- For vehicles imported from Northern Ireland, where the invoice is dated more that 30 days earlier than the date the vehicle is presented for registration, provide details of where the vehicle was stored.
If registering a used car:
- You must complete steps 1-6 above as well as:
- Complete a Declaration Form for the Registration of a Used Vehicle
- Provide documentation (as approved by the Revenue Commissioners) confirming the level of CO2 emissions of the vehicle at the time of manufacture (if this information is not on the foreign certificate of registration). Where evidence of the level of CO2 emissions of the vehicle at the time of manufacture is not available at registration, VRT will be charged at the highest rate applicable.
These and more are explained on the NCTS website for importing and exporting vehicles from Ireland.
Your VRT payment is due within 30 days of your car entering the state. It will depend on the Open Market Selling Price (OMSP) determined by the Revenue Commissioners: this is the price the vehicle is understood to be worth if sold in Ireland. The vehicle’s VRT liability is calculated as a percentage of the OMSP. This percentage varies, depending on the car’s CO2 emissions. The higher your car’s CO2 emissions, the more VRT you pay.
VAT, if applicable, is also paid at this stage. This is only charged on a new car, i.e. in service for 6 months or less, or has been driven 6,000km or less. VAT in such a case is still applicable even if VAT was initially paid in another EU member state.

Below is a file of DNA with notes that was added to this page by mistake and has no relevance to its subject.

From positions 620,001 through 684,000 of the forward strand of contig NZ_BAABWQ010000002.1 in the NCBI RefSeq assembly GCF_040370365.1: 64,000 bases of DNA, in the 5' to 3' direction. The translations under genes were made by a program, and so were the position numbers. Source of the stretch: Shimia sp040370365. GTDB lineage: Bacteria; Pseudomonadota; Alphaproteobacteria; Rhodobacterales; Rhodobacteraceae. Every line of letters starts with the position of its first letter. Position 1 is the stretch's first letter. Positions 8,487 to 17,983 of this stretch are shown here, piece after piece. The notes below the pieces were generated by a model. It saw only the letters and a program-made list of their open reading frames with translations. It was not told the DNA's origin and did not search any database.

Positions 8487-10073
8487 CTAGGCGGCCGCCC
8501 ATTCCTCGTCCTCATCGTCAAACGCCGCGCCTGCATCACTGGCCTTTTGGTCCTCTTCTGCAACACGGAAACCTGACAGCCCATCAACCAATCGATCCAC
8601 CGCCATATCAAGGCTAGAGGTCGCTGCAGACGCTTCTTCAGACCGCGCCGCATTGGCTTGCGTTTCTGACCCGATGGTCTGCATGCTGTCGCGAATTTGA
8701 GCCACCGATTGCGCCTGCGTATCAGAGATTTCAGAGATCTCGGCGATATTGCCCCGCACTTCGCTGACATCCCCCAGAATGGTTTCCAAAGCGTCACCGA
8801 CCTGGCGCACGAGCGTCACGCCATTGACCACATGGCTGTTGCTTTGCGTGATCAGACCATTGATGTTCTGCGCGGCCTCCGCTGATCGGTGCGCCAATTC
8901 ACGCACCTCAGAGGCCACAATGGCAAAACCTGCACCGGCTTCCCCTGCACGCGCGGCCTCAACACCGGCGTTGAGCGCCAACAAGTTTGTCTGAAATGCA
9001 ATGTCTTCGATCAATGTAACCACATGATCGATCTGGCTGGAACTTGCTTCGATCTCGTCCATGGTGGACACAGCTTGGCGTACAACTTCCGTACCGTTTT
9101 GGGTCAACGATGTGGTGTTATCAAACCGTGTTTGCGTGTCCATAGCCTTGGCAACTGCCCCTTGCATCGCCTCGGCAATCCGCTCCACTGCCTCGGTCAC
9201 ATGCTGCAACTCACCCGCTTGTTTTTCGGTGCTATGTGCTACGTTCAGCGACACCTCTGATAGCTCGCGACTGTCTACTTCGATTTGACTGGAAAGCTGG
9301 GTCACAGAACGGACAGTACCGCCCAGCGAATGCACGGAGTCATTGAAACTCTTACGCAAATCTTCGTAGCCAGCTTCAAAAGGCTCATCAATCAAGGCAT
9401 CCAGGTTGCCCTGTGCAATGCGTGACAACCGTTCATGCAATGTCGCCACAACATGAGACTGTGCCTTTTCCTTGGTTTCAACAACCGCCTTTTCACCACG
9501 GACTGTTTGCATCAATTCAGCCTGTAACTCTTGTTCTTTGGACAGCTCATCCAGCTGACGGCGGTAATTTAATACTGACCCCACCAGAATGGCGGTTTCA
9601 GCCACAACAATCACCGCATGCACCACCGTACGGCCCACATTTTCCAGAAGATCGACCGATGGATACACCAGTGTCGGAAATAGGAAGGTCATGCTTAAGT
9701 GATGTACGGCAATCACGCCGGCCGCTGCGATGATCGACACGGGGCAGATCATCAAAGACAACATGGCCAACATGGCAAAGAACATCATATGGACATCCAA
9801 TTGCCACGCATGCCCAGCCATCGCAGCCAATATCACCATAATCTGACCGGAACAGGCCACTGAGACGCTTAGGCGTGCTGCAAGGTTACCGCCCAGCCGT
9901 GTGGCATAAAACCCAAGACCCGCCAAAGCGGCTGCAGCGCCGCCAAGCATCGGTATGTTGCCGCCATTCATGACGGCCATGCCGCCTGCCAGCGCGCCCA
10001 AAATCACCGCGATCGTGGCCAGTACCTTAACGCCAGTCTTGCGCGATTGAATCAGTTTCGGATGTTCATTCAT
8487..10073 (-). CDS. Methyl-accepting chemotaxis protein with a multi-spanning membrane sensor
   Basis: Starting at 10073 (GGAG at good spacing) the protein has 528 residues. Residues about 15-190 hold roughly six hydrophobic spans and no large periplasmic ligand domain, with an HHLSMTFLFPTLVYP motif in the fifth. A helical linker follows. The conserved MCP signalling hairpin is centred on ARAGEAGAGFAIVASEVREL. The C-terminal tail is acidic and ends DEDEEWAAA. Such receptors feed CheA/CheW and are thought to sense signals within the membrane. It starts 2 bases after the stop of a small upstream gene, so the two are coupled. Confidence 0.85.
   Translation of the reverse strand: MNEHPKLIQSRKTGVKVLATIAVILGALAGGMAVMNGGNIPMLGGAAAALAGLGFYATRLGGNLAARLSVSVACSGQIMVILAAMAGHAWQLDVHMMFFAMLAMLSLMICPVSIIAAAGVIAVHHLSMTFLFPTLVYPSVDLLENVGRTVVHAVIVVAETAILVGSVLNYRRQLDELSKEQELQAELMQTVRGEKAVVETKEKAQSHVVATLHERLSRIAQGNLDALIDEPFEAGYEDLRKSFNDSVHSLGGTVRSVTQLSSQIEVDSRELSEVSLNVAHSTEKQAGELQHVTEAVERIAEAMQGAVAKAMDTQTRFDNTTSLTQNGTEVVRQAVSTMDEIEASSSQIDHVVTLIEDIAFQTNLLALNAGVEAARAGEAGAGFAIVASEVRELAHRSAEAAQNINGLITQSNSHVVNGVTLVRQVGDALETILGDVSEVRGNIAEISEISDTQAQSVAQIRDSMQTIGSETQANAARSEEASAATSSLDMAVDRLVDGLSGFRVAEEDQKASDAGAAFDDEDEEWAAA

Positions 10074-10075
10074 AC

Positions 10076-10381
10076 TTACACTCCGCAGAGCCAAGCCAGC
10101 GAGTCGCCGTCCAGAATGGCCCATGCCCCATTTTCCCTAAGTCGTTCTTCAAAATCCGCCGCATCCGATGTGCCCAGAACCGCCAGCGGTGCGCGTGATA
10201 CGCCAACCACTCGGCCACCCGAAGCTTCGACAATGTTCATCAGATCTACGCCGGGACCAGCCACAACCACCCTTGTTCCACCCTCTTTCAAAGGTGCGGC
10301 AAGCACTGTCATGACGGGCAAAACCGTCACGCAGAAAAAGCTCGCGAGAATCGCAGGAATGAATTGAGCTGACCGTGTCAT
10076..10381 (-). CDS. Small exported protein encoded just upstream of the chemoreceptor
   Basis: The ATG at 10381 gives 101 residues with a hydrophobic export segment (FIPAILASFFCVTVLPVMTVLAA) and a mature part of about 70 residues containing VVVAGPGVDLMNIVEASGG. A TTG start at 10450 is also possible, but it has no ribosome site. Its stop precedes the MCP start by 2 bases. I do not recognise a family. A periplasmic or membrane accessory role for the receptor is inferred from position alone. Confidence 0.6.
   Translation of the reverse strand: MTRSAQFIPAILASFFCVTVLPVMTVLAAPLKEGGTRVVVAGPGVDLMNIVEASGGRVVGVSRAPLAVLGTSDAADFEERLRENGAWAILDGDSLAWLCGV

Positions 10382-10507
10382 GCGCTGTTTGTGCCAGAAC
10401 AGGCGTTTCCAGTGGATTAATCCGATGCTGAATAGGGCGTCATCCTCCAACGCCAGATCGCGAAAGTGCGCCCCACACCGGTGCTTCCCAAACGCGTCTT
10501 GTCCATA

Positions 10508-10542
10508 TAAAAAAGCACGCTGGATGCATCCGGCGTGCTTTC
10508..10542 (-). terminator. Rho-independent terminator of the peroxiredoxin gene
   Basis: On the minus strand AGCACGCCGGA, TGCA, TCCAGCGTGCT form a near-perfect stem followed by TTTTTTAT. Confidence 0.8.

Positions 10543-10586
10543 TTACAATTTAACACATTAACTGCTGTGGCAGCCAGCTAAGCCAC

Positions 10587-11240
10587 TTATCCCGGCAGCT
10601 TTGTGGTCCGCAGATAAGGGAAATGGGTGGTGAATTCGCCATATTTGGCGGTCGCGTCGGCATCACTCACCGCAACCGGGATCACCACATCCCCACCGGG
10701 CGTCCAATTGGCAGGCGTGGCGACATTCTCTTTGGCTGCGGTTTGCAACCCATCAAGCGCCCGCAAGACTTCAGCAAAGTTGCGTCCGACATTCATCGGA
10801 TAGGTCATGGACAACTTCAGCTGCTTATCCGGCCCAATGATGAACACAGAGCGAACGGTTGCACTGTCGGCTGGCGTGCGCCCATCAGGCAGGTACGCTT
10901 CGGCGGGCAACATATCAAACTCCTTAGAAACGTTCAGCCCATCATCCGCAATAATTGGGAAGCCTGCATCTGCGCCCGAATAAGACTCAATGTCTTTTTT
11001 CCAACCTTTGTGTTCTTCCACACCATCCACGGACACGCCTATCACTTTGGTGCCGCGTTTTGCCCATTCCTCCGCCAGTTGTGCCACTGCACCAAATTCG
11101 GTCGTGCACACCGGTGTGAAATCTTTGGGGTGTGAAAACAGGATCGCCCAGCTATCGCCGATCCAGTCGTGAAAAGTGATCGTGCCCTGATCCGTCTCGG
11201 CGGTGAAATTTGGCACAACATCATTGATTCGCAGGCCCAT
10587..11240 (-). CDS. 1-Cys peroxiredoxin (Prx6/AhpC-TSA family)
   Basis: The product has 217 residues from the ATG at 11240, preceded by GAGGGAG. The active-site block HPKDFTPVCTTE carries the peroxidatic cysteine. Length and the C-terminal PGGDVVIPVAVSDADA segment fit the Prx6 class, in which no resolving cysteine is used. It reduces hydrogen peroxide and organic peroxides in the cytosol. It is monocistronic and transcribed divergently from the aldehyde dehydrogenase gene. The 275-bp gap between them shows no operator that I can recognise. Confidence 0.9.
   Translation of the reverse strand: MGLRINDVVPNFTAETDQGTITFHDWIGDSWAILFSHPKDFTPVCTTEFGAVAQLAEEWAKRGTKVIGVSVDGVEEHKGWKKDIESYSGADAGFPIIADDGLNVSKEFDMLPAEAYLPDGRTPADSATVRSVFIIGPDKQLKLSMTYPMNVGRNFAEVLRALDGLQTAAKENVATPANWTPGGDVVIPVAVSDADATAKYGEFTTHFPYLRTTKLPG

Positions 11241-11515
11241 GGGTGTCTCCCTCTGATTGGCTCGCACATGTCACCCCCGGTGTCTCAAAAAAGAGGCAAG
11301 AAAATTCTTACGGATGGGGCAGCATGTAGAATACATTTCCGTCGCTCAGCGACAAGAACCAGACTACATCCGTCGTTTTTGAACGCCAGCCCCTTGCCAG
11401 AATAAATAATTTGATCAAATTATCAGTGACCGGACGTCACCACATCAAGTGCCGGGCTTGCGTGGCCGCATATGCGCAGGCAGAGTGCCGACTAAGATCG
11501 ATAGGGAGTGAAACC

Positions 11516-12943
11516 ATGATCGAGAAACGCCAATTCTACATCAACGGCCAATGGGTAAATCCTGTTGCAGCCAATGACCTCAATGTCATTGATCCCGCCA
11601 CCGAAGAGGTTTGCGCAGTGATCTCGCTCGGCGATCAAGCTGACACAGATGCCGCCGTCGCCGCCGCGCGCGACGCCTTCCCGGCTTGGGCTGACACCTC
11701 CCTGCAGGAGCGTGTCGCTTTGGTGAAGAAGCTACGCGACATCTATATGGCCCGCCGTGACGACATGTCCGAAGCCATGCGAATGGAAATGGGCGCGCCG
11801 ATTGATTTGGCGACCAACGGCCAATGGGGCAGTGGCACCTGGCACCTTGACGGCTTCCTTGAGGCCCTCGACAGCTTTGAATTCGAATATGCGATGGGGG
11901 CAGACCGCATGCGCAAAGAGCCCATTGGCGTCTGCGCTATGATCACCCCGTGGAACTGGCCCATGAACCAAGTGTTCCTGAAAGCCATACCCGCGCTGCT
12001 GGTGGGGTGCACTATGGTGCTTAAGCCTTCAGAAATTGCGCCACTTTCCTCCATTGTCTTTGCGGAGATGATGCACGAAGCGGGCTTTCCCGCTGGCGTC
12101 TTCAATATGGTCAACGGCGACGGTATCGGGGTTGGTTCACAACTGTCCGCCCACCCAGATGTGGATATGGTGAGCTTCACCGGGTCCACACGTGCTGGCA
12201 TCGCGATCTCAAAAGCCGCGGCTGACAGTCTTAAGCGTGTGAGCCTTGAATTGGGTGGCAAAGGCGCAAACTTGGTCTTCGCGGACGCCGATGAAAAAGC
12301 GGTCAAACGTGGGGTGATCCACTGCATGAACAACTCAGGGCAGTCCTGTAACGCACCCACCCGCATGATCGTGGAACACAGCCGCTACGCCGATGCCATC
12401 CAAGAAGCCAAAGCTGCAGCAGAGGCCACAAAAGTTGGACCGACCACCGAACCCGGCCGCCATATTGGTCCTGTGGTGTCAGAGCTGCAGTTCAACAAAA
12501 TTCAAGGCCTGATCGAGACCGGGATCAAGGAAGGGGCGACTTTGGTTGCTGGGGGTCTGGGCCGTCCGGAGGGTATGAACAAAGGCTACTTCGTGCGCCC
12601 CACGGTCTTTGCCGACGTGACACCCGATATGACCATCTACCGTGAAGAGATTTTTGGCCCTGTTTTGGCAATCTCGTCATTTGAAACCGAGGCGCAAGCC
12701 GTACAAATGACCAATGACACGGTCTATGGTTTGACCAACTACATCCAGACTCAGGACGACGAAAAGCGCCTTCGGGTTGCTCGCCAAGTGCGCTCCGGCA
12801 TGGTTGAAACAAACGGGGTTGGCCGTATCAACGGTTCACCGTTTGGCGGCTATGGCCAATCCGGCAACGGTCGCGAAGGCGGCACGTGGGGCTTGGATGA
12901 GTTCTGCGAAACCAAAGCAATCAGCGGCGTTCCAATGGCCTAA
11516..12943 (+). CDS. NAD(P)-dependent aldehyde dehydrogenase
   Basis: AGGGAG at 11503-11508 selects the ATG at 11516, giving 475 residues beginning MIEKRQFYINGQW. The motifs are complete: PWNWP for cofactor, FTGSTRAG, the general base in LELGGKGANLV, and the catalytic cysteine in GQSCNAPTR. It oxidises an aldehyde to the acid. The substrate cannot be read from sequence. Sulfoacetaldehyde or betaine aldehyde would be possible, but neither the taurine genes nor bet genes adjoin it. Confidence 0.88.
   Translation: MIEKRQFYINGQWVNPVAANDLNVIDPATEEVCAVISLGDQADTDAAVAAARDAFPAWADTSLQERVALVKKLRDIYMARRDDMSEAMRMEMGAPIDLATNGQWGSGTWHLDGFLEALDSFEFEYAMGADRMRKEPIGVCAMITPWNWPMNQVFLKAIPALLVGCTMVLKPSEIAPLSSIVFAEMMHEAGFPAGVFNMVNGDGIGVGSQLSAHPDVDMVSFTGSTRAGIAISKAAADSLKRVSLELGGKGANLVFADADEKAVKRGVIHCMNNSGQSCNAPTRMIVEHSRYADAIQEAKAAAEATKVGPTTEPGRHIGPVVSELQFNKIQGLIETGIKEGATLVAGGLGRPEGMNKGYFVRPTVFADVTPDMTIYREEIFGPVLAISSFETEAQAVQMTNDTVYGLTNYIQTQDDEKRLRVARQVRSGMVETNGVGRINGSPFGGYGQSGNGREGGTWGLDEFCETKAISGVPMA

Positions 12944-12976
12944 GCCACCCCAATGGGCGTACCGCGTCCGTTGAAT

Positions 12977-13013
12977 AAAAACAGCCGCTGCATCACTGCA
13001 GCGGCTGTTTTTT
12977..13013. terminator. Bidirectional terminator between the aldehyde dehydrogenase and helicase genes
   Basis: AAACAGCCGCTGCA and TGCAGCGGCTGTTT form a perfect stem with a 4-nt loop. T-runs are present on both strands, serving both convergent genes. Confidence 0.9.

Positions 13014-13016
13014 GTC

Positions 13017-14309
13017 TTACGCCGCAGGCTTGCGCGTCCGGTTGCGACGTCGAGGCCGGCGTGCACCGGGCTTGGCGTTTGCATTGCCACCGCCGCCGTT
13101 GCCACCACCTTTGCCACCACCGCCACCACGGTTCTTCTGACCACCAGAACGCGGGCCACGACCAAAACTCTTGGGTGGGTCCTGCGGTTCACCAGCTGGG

After payment, if you disagree with the vehicle’s OMSP, the Revenue will allow you to appeal and possibly receive a refund.
3. Getting your license plate
Once all necessary payments have been made and required documents provided, you will then be issued a car registration number and you will have three days to get license plates and fix them to the car. Registration plates may be acquired at most garages around the country.
Finally, you will then be posted an Irish registration certificate.
Reserving a specific registration number:
As of September 2017, completing Form VRT 15a will allow you to reserve a particular license plate for a fee of €1000. To reserve a number, you must apply to the Central Vehicle Office on or after 1 November in the year before it is intended to first bring the vehicle into use.
How to import a car if you are moving to Ireland?
For expats relocating to anywhere in the Republic of Ireland you must complete a Transfer of Residence form. You are eligible for VRT exemption if moving to Ireland, however certain conditions and timeframes apply to be exempt as outlined above.
For more information here are some helpful links:
When you’re ready to take the leap and buy your new car from the UK, CurrencyFair will be available to offer you a great exchange rate on your GBP transfer.